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Barreda Moller writes...

What are common or usual marks for peruvian caselaw?

Article 135 paragraph g) of Decision 486, Industrial Property Common Regime, establishes that may not be registered as trademarks those marks which consist exclusively of or have become a common or usual designation of the concerned product or service in the everyday language or normal use of the country.

The marks to which Article 135 paragraph g) of Decision 486 refers are the so-called common or usual marks.

The Intellectual Property Specialized Division of the Court of INDECOPI has stated that common or usual denominations are those used by the consumer public in the common or commercial language to designate products or services. (INDECOPI. Compendio de Jurisprudencia, Sala de Propiedad Intelectual – Caselaw Compendium, Intellectual Property Division (1996-1999). Volume I. Page 38). (Resolution No. 0495-2018/TPI-INDECOPI of March 9, 2018 issued by the Intellectual Property Specialized Division of the Court of INDECOPI. Page 4).

In the same line, the mentioned Division has established that common or usual marks must be analyzed not only based on their grammatical or etymological concept, but according to the common and current meaning used in the country for the products or services sought to be distinguished. (INDECOPI. Compendio de Jurisprudencia, Sala de Propiedad Intelectual – Caselaw Compendium, Intellectual Property Court (1996-1999). Volume I. Page 38). (Resolution No. 0495-2018/TPI-INDECOPI of March 9, 2018 issued by the Intellectual Property Specialized Division of the Court of INDECOPI. Page 4).

The Peruvian administrative Authority applied Article 135 paragraph g) of Decision 486 when rendering Resolution No. 0322-2013/DSD-INDECOPI of January 30, 2013, which denied the registration of trademark CERVEZA LA CHELITA, to distinguish “beer” in class 32, as the Authority considered that said trademark incurred in the registration prohibition established in Article 135 paragraph g) of Decision 486 since: (i) the word BEER was generic with respect to the product sought to be distinguished and (ii) the designation CHELITA was the diminutive of the designation CHELA, which, despite not having acknowledged meaning in the dictionary, it made reference to beer in Peruvian slang.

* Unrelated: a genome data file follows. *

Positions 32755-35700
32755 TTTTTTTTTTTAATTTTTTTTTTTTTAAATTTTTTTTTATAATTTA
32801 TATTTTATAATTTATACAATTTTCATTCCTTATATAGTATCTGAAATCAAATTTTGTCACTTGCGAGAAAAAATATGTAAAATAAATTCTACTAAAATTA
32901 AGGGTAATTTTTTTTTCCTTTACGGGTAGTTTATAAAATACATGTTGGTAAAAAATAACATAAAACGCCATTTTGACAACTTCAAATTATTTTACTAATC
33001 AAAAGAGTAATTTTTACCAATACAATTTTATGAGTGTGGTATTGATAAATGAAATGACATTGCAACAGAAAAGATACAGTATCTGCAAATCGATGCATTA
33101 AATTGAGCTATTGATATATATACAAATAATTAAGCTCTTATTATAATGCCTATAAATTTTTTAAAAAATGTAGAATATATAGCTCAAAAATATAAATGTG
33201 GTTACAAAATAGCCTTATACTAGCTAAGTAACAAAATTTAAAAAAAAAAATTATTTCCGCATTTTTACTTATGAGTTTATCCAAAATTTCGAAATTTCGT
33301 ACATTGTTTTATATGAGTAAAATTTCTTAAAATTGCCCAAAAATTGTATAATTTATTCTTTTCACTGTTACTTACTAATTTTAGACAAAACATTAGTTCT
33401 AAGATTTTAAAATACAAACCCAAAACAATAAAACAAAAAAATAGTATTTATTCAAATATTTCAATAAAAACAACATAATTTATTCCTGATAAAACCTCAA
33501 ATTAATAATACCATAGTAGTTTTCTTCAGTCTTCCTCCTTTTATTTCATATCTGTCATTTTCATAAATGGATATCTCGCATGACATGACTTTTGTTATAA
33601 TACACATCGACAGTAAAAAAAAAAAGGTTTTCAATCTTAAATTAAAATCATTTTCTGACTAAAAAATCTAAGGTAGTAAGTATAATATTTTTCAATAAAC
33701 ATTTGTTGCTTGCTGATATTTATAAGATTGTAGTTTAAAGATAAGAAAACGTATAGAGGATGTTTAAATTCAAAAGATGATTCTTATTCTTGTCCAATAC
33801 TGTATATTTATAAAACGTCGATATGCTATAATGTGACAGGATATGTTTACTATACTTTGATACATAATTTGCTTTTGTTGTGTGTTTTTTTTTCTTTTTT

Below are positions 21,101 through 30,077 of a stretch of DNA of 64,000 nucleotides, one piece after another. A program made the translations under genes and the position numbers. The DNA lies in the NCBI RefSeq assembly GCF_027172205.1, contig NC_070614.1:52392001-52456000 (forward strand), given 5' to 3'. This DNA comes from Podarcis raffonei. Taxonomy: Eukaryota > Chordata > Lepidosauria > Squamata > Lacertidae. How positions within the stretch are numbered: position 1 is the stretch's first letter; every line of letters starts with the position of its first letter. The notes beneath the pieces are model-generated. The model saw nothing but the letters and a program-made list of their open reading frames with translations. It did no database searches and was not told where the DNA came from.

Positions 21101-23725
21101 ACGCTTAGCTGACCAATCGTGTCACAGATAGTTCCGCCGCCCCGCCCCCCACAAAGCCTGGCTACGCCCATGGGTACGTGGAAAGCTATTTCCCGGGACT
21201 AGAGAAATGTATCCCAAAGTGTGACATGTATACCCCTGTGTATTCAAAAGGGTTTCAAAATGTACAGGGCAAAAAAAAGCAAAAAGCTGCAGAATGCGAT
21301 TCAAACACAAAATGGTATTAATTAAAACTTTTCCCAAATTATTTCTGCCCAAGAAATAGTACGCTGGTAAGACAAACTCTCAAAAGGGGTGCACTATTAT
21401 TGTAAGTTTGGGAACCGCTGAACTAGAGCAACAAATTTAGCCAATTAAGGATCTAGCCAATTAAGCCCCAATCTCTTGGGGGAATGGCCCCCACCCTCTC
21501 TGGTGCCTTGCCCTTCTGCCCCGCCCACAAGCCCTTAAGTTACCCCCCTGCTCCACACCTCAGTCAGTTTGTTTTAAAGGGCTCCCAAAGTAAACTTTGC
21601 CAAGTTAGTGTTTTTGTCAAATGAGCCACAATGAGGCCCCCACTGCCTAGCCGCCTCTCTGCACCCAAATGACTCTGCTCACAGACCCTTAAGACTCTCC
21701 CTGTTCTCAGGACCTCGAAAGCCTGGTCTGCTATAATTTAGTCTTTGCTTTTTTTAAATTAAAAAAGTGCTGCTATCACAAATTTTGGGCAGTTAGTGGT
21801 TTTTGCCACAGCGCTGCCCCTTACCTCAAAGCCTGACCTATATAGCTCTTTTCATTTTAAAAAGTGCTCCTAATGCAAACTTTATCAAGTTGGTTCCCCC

Now then, Article 135 paragraph g) of Decision 486 only mentions as common or usual marks those which exclusively consist of or have become a common or usual designation of the concerned product or service in the everyday language or normal use of the country.

Nevertheless, Andean and Peruvian caselaw consider that graphic marks are also common or usual marks.

Indeed, the Court of Justice of the Andean Community has stated that the prohibition of trademark registration, established in Article 35 paragraph g) of Decision 486 must not be understood as referred only to denominative marks, since graphic elements can also become usual or common to distinguish products or services of a particular class. (Prejudicial interpretation of November 21, 2017, issued in Proceeding 206-IP-2016. Page 7. At http://comunidadandina.org)

Moreover, the Intellectual Property Specialized Division of the Court of INDECOPI has stated that common or usual marks can be common or usual denominations or usual figures. (INDECOPI. Caselaw Compendium, Intellectual Property Division (1996-1999). Volume I. Pages 38-40).

In light of the aforementioned, it must be taken into account that, for Peruvian caselaw, the prohibition of granting trademark registration for common or usual marks, established in Article 135 paragraph g) of Decision 486, not only includes those marks which exclusively consist of or would have become a common or usual designation of the concerned product or service in the everyday language or normal use of the country, as expressly stated in said Article, but also usual figures.

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